Friday, July 27, 2007

I saw this video of the famous horse rescue in the Netherlands quite some time ago, but wanted to see if it was still available. I found it and have posted it for you. It's a little over 7 minutes of inspiration. Either have a hanky nearby, or don't say I didn't warn you.

This video has been out for some time and I don't know how much longer it will be posted, so I hope you will see it.

Thursday, July 26, 2007

Moving Down the Highway

(Click on the thumbnail to view larger image)
Once again, I ran across this shot in the Colorado folder and couldn't seem to move away from it. At first, I thought the pickup waiting at the intersection was distracting and I had to remove it from this beautiful view. That appeared to be a daunting and frustrating task, but mostly I just couldn't get motivated to start the job. Ultimately, I couldn't bring myself to clone out the vehicle. It's not just that the object adds scale. The more I looked at the image, the more I realized that the pickup is a vital part of the original story that caught my attention. To begin with, this was a grab shot—taken on the road through the windshield (you can relax—my husband was driving), and I had never been fully certain why I was compelled to trip the shutter while moving down the highway. Revisiting that moment yesterday, I began to realize why I couldn't get it out of my mind. The moment really speaks to me about what we saw over and over throughout our road trip: The stamp of mankind is all around us and, to avoid it completely , one would have to strap on the serious hiking gear and trek deep into the wilderness. Still, in spite of that constant intrusion, what my eye repeatedly frames is an image that resembles the one above: an image that has as it's subject matter approximately one-third man and two-thirds God. There was a time when with each landscape shot, I felt compelled to eliminate every telephone wire along with any other trace of man's intrusion on this beautiful planet. I know this is a common pattern with anyone who enjoys shooting landscapes. Lately, I am coming to peace with those intrusions on the pristine nature around me. Rather than being frustrated by them, I have begun to feel that, in some instances, the man-made marks provide instructive contrast. For me, they are so mundane they serve to emphasize the grandeur of my natural surroundings. Moreover, the marks are so dwarfed by the earth and sky, they actually enhance my appreciation for the stunning glory of our planet. The image speaks to me, so I wanted to share it with others.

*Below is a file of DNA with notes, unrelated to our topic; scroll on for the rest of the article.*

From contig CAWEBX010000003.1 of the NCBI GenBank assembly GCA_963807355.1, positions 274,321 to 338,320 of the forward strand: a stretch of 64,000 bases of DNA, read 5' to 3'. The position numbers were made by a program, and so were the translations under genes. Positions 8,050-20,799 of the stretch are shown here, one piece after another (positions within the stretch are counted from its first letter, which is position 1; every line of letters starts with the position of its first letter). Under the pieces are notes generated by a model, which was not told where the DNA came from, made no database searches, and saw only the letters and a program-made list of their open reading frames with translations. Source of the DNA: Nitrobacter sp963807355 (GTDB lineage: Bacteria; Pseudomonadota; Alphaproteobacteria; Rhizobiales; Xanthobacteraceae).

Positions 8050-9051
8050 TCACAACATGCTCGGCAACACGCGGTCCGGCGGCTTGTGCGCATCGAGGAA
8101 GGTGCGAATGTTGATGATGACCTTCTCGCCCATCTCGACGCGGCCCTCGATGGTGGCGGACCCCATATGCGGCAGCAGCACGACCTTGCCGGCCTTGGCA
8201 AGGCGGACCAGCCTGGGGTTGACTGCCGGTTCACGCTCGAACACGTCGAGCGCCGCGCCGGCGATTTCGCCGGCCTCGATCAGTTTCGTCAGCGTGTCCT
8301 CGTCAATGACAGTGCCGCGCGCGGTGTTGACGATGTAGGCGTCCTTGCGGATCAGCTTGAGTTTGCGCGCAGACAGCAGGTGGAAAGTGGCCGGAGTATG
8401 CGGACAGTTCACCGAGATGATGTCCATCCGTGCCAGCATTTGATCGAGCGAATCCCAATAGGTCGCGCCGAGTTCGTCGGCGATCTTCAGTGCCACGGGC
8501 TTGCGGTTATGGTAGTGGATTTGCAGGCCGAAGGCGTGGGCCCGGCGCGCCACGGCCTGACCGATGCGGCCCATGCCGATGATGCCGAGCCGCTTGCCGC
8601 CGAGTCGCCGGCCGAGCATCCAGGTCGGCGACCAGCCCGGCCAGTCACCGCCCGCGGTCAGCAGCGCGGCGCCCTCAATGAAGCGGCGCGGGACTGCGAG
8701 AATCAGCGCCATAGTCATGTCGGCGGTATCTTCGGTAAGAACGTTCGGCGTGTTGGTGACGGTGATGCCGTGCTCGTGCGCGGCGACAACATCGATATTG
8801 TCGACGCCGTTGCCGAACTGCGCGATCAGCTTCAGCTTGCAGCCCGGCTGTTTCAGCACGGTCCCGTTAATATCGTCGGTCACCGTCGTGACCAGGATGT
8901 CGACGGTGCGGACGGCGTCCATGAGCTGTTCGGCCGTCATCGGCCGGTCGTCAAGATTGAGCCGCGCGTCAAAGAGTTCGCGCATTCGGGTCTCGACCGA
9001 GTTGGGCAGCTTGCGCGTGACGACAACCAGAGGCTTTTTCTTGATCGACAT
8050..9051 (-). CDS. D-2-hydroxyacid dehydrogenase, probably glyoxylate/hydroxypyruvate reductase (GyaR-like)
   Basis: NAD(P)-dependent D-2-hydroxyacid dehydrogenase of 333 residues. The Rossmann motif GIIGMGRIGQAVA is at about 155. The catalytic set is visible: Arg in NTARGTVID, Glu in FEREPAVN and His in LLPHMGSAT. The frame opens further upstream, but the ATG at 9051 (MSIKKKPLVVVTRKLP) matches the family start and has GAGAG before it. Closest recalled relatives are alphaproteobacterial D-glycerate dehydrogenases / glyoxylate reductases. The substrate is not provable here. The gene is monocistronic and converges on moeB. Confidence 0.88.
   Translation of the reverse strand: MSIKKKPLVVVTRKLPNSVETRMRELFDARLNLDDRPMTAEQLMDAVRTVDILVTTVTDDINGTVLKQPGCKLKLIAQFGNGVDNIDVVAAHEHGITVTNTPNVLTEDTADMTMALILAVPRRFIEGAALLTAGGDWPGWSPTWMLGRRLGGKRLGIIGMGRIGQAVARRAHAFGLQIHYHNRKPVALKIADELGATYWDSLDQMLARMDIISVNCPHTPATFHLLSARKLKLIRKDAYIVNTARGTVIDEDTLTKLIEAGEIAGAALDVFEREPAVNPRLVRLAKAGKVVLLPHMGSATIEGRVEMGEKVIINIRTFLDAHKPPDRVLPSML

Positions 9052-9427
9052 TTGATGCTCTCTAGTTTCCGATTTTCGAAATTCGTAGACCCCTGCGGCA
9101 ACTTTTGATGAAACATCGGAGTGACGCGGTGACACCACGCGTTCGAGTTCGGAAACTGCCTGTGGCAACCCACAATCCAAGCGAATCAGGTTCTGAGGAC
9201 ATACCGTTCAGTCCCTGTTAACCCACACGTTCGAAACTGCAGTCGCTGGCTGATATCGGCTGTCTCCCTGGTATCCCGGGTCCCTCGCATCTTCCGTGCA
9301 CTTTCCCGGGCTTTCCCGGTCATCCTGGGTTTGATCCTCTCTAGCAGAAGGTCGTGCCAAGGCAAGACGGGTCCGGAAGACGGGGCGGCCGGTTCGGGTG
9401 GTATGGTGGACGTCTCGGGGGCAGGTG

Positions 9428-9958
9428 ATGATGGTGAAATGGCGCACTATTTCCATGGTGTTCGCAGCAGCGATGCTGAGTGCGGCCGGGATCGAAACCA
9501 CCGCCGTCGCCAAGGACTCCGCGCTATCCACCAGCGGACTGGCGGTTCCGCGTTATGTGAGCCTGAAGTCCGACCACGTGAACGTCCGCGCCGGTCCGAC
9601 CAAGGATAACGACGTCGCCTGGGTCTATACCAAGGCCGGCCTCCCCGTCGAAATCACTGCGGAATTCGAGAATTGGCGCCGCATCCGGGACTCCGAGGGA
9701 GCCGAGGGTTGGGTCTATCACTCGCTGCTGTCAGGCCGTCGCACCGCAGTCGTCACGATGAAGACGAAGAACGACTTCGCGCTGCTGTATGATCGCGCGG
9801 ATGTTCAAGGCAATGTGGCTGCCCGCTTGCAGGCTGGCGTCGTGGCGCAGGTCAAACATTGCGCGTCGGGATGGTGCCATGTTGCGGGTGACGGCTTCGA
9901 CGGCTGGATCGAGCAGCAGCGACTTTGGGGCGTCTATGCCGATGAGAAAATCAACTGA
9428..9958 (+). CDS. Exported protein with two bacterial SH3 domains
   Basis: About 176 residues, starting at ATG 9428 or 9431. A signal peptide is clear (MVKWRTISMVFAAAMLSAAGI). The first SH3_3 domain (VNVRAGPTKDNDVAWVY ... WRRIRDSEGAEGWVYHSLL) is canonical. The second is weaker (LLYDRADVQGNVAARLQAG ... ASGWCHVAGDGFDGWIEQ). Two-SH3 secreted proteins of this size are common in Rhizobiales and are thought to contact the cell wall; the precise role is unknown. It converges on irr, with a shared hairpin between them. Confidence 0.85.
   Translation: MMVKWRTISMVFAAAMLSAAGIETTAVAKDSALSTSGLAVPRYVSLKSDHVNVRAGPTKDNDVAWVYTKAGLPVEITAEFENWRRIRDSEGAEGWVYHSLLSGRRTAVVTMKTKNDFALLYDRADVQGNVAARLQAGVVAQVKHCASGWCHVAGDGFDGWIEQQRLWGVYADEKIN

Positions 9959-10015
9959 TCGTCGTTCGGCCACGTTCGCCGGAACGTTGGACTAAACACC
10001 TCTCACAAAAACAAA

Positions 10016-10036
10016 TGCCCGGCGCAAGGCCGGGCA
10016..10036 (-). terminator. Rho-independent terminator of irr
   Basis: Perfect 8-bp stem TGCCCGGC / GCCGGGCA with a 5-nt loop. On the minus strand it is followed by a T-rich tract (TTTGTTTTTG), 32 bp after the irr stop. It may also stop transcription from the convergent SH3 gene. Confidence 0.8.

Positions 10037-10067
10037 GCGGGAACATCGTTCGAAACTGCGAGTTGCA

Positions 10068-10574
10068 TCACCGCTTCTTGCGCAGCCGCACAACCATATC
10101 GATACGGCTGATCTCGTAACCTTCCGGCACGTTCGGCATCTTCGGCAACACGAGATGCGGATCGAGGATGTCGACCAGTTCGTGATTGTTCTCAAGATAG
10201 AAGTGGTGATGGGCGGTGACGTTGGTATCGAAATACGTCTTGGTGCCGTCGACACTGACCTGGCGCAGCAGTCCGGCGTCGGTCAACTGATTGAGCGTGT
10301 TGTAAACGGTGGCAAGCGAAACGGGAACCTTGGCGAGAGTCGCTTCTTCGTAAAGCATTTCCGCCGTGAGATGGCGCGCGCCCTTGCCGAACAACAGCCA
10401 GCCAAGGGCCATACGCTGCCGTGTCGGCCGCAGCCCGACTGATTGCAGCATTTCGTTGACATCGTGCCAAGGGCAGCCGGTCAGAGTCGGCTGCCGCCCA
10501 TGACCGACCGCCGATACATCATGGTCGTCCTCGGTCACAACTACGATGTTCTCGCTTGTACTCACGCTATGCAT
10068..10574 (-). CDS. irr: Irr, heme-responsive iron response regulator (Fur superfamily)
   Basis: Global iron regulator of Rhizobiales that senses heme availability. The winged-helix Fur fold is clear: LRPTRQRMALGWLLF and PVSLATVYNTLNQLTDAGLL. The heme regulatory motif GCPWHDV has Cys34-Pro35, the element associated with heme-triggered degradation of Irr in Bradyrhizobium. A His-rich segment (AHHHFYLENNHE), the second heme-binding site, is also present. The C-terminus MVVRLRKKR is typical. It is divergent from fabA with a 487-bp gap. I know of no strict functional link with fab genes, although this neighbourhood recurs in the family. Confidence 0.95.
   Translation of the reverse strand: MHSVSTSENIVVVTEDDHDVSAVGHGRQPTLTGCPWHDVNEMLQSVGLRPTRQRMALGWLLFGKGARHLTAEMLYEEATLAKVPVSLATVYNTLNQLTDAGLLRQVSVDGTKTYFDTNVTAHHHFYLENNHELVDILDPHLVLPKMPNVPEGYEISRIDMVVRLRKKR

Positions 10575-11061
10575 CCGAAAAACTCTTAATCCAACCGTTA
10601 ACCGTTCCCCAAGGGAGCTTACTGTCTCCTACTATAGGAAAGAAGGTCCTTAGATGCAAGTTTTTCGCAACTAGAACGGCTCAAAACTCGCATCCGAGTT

Wednesday, July 25, 2007

I have added a black and white (along with sepia tones) gallery to the website. I hope you will drop by to see a couple of shots from the Colorado folder with a different look.

(Click on the thumbnail to view the larger image)

Tuesday, July 24, 2007

Now that the latest newsletter is out to my mailing list (it went out last night), I hope to get back to reviewing the files from Colorado. But first, I have a lot of other catching up to do. I don't how the days keep getting shorter, but the trend continues.

FLP 2.0 is Finally Here

The galleries at have been revised. Drop by to get acquainted with FLP 2.0. Click on the image below to see much, much more.